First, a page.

Earlier this month, teachers at Seattle’s Garfield High School announced that they would be boycotting the (Measures of Academic Progress (MAP) test system. The also released a letter explaining why.
The teachers wrote, “…MAP test is not good for our students, nor is it an appropriate or useful tool in measuring progress…It produces specious results, and wreaks havoc on limited school resources during the weeks and weeks the test is administered.”
By standing up to this flawed testing program, the Garfield High School teachers have sparked a national movement in opposition to the MAP Test. The effort has received the support of nationally renowned pro-public education individuals and groups including the American Federation of Teachers, California Federation of Teachers, California Teachers Association, Change the Stakes, Diane Ravitch, FairTest, Matt Damon and Nancy Carlsson-Paige, National Education Association, Parents Across America, Save Our Schools and many more.
Over the same period, but at the other end of the spectrum, education officials in Hartford, along with their corporate education reform allies, have committed even more money, time and effort utilizing the very test that the Seattle teachers and their supporters are condemning.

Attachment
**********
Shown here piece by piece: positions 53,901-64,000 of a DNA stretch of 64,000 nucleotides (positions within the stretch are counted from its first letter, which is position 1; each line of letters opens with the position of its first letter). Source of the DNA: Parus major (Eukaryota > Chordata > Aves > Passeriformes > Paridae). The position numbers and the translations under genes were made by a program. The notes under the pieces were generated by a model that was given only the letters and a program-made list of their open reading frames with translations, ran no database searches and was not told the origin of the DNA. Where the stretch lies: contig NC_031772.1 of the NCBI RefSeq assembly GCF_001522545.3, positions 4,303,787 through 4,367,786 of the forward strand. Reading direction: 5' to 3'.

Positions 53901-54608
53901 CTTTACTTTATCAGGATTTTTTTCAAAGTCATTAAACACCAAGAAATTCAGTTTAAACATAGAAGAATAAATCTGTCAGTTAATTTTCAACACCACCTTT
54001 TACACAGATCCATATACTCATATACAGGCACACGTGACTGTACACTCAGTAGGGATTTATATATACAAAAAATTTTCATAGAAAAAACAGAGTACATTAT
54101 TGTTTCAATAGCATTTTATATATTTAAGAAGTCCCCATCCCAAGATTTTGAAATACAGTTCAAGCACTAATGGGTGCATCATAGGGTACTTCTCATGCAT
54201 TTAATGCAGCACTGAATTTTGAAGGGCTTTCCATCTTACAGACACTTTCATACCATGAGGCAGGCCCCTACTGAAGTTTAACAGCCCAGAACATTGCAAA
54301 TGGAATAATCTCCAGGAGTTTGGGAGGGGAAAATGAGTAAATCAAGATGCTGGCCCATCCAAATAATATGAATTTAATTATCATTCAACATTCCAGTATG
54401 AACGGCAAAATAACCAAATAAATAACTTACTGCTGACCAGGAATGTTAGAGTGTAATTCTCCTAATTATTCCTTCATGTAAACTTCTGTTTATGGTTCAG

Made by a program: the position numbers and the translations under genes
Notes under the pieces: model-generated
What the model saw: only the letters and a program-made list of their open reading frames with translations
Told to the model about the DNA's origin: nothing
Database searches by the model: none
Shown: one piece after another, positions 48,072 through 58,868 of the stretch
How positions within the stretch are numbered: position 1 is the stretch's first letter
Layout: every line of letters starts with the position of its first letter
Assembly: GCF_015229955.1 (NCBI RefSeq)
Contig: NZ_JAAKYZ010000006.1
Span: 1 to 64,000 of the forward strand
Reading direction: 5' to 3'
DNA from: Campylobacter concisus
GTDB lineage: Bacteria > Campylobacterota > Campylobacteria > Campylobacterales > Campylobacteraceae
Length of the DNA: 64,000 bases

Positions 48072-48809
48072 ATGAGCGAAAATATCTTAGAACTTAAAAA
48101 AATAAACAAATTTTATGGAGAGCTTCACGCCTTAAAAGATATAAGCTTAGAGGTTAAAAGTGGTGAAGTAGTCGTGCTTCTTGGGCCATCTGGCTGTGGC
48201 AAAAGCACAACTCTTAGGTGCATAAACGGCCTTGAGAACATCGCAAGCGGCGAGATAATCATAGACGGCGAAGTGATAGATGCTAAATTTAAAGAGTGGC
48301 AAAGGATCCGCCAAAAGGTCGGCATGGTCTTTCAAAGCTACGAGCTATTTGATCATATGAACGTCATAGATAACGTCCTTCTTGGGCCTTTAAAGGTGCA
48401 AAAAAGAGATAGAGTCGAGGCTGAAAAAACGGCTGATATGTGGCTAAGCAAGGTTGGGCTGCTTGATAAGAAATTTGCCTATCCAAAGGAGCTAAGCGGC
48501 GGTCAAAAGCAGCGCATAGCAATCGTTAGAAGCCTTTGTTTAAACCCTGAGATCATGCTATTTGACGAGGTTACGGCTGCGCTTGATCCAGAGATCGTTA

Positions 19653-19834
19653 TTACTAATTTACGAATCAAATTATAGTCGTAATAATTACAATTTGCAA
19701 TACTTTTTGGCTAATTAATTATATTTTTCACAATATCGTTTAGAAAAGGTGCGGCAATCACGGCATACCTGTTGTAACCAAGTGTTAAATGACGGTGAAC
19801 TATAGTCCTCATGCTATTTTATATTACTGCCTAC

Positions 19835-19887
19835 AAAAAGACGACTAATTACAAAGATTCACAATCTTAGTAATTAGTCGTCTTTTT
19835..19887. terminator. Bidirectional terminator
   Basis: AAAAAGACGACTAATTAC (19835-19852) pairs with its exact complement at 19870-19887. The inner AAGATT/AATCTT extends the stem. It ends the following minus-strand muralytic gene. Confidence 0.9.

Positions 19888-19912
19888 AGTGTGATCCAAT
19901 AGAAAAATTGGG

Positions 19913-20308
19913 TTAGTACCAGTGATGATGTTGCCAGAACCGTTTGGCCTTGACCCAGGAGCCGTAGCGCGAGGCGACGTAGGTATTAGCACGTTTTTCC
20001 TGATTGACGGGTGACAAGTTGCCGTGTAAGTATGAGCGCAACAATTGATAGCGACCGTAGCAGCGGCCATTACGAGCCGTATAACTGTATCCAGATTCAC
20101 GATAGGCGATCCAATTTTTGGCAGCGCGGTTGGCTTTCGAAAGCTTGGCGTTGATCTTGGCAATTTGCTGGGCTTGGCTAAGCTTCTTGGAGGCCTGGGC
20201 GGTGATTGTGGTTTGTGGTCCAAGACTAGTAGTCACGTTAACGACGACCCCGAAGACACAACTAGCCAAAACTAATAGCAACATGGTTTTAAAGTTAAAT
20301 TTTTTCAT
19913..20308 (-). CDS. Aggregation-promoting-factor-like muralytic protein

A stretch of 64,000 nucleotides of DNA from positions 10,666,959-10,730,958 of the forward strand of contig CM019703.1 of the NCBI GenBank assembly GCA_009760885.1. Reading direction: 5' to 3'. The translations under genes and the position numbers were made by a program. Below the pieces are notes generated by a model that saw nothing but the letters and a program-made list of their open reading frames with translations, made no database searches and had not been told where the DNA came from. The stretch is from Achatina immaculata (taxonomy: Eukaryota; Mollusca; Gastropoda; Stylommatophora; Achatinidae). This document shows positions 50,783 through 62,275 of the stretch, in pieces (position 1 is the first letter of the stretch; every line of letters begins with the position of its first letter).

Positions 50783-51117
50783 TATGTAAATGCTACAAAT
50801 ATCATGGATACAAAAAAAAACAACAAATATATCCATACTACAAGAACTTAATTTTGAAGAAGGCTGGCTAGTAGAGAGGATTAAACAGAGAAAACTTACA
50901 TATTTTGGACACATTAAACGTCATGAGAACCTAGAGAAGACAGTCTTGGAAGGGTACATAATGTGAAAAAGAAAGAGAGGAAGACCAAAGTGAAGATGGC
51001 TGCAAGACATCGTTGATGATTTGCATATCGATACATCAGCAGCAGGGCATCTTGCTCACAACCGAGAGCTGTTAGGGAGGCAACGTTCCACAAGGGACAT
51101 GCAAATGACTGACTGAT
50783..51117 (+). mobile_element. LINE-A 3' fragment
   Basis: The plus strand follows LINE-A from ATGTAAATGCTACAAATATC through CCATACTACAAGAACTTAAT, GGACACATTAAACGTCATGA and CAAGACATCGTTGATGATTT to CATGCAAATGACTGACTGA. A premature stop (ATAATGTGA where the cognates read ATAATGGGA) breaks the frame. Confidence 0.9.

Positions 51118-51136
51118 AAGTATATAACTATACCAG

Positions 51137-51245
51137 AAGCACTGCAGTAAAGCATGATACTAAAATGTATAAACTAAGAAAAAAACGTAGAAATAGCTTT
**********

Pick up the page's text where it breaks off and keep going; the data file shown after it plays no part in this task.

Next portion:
Sarah Darer Littman, a CTNewsjunkie commentary writer and pro-public education blogger, has done an extraordinary job writing about the latest counterproductive efforts in Hartford.
In two recent commentary pieces, Littman has highlighted the ongoing effort to saddle Hartford’s students and teachers, and Connecticut’s taxpayers, with this MAP testing outrage.
To understand the underhanded, heavy-handed and behind the scenes maneuvering that “education reformers” are engaged in, read Beware of Foundations Bearing Gifts and An Expensive ‘Gift’ for Taxpayers Without Accountability.
The following passages summarize the problem;
“In August, the [Hartford Board of Education] was asked to renew the contract for the Northwest Evaluation Association MAP program for two years at a cost of $592,443, or $11.50 per student. MAP, or Measures of Academic Progress, was piloted with the 9th grade last year, but this year was extended K-12. At the time the school board was asked to renew the contract with the rollout of the program, the source of funding was described as “special funds”, with no mention of the Gates grant.
The full board was only notified of the grant in October. But because the money is being administered through the Hartford Foundation for Public Giving, which will receive $50,000 per annum of the three year grant period to manage it, the school board was not given the opportunity to vote on the matter despite the cost implications for Hartford Public Schools and state taxpayers.
One of my major questions regarding the Gates grant and the impact on HPS has to do with technology resources. According to the NWEA technology requirements, each student requires a workstation or client and these must have adequate and stable Internet connectivity for the test to be successfully administered. “NWEA requires a persistent connection to the wireless access point, free of interruptions, to successfully run Test Taker. Any outages in the connection, regardless of how brief, may cause errors during testing or require re-testing particular students.”